As perhaps the unofficial official blogger of my family, and also a well-intentioned member of society, I feel it is my duty to share this wonderful read. The Will to Whatevs is the ultimate self-help book for dealing with all of life's twists and turns, from school to marriage to death. Perhaps in that order, but perhaps not.
This guidebook comes from the very funny Eugene Mirman. I won't dare try to compete with Eugene's hilarity, but instead will share some of my favorite bits from his book...
The purpose of this book is clear.
"Our grandparents may have had twelve-hour workdays in dangerous, filthy factories, and limited medicine, but they can't imagine how hard it is to list your favorite bands on a social networking site in a way that maximizes what strangers think of you. Some of our parents may have gone to college, but did they temp at a weird PR firm or software company?"
This book provides very practical tips, including ideas for college essay topics, including:
- How old people and young people are the same in so many ways, except age.
- A concert or reading you went to that had a powerful affect on you.
- How you overcame adversity (and tricking someone slightly older into having sex does not count).
- How people are animals, but shouldn't be hunted.
- Reasons it's wrong to be racist even though it makes sense to you.
- Pearl Jam.
- How your parents met their new spouses.
- The perfect murder.
- Your favorite places to throw up.
- An essay title, "If I Were Eric Clapton..."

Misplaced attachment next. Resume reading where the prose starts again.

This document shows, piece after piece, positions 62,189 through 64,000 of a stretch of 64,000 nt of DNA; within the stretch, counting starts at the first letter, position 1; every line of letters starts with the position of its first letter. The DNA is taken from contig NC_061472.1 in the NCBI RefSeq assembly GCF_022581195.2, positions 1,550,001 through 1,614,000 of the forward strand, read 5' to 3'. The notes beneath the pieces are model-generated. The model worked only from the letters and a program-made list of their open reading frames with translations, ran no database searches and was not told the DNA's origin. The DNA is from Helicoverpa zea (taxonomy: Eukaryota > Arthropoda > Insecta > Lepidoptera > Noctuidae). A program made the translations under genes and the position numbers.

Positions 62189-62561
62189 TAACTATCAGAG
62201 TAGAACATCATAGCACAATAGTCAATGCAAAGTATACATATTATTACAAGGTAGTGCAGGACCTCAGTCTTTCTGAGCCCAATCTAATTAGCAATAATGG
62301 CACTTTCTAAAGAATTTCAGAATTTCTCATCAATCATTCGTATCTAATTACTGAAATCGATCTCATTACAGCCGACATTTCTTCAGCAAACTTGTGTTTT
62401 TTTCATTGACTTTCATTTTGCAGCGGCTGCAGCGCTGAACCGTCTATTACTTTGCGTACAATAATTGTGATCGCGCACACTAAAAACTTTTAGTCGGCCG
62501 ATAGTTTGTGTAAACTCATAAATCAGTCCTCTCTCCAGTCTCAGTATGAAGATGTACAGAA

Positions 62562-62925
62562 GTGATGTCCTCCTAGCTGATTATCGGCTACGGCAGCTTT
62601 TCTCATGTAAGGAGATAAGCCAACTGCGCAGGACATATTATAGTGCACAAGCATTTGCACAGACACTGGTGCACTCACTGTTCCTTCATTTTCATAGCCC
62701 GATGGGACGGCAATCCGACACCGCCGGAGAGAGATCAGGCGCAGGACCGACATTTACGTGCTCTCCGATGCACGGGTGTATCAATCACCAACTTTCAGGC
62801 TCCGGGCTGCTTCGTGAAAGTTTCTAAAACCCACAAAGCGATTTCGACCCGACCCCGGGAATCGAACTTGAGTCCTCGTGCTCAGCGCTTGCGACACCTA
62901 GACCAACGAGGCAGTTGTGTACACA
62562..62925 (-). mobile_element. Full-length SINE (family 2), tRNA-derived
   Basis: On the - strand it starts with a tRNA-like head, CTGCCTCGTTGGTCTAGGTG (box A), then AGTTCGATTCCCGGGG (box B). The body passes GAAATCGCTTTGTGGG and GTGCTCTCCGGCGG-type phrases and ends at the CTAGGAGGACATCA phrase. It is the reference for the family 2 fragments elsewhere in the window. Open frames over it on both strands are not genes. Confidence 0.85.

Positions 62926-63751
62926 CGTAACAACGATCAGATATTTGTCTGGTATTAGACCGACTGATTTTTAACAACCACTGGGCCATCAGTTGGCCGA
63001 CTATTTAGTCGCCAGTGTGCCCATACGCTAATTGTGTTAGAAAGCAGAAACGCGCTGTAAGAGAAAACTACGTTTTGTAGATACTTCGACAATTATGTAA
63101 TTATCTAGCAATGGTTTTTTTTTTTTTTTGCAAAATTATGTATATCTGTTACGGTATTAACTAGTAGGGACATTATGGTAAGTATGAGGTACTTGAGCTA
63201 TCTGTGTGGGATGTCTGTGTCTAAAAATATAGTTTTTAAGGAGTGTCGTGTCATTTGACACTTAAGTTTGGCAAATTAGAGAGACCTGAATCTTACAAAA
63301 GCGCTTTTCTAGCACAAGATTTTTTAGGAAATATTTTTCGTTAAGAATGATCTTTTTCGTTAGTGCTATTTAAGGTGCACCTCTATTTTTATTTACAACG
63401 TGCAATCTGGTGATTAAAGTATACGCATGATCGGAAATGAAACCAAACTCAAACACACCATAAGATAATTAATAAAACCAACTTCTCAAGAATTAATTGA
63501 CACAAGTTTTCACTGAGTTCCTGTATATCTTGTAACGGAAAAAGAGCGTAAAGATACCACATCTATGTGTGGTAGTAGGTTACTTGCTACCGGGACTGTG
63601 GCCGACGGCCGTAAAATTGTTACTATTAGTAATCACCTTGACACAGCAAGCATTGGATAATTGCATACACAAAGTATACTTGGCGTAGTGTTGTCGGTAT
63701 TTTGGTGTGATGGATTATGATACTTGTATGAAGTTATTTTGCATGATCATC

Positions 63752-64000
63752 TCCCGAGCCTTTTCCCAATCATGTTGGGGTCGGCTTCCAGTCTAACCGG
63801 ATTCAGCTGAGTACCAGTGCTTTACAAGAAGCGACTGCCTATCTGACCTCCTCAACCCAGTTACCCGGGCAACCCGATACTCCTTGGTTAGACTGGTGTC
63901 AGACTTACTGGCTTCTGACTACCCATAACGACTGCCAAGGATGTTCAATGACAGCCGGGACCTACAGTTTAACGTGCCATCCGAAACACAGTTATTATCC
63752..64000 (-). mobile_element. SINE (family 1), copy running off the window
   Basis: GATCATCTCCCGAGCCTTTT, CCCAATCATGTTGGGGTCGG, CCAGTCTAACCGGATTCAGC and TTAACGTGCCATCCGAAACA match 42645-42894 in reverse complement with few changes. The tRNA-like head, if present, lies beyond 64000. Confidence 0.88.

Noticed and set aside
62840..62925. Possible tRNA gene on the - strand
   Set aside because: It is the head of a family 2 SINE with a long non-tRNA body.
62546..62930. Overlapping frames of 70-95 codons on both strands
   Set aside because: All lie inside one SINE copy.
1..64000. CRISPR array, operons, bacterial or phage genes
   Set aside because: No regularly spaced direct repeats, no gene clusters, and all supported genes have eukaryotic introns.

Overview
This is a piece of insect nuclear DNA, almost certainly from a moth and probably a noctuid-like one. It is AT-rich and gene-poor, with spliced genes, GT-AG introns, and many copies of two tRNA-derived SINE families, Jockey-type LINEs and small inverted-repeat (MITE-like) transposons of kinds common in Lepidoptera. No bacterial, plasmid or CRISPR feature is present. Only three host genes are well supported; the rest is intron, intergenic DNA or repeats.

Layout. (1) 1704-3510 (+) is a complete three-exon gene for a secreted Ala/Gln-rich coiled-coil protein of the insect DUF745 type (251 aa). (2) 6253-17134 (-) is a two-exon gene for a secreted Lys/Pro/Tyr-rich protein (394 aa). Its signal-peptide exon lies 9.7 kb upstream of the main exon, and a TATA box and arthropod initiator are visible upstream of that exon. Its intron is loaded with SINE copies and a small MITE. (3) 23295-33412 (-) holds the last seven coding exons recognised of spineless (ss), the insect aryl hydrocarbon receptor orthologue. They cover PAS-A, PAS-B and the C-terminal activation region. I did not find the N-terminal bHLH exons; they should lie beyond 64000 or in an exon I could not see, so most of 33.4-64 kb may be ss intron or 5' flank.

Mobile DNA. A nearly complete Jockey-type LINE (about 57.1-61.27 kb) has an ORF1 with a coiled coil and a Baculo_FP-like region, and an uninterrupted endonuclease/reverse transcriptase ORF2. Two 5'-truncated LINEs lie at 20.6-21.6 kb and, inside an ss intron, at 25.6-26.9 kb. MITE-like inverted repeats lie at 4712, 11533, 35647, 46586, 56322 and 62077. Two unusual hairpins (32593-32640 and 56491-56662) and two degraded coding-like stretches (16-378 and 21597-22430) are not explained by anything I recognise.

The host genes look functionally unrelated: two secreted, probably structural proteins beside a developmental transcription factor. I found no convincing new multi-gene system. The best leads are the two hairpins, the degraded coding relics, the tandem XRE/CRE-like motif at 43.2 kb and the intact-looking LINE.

On explaining family relations, these words of wisdom may have held true when I was younger...
Good Uncle, Bad Influence: "Being an uncle is like being a rock star no one but your niece or nephew has heard of."
If you plan on coming out as gay,
"The best place to tell your parents you are a homosexual person from now on (no changing your mind back after college, okay?) is at a fancy restaurant... In the middle of the meal, show them a Vogue magazine (if you're a guy) or a Popular Mechanics (if you're a lady) and go, 'This is me now, and you have to accept it.' If they are confused, whisper, 'I'm gay.' The point of this roundabout exercise is the joy of deduction. Giving your parents clues and making them figure out that you're gay will give them a sense of accomplishment that will balance their initial shock."
And, of course, some wise career counseling.
"A new job is like a new glove. You are excited, but it's just a glove. Still, maybe it will fit well?"
And I can't help but have a soft spot for this section:
The Internet: How to Harness the Power and Reach of New Media: "Make a music video of all your friends fighting in a forest with animals. Make sure the animals are dangerous, but not too dangerous. So no one gets seriously hurt. Put that footage to your catchiest song and post it on YouTube. Then just wait. I forgot to add that everyone (including the animals) should be in their underwear."
Also, a while back I went to New York for the book release party for The Will to Whatevs. Brooklyn Vegan had a good recap of the event.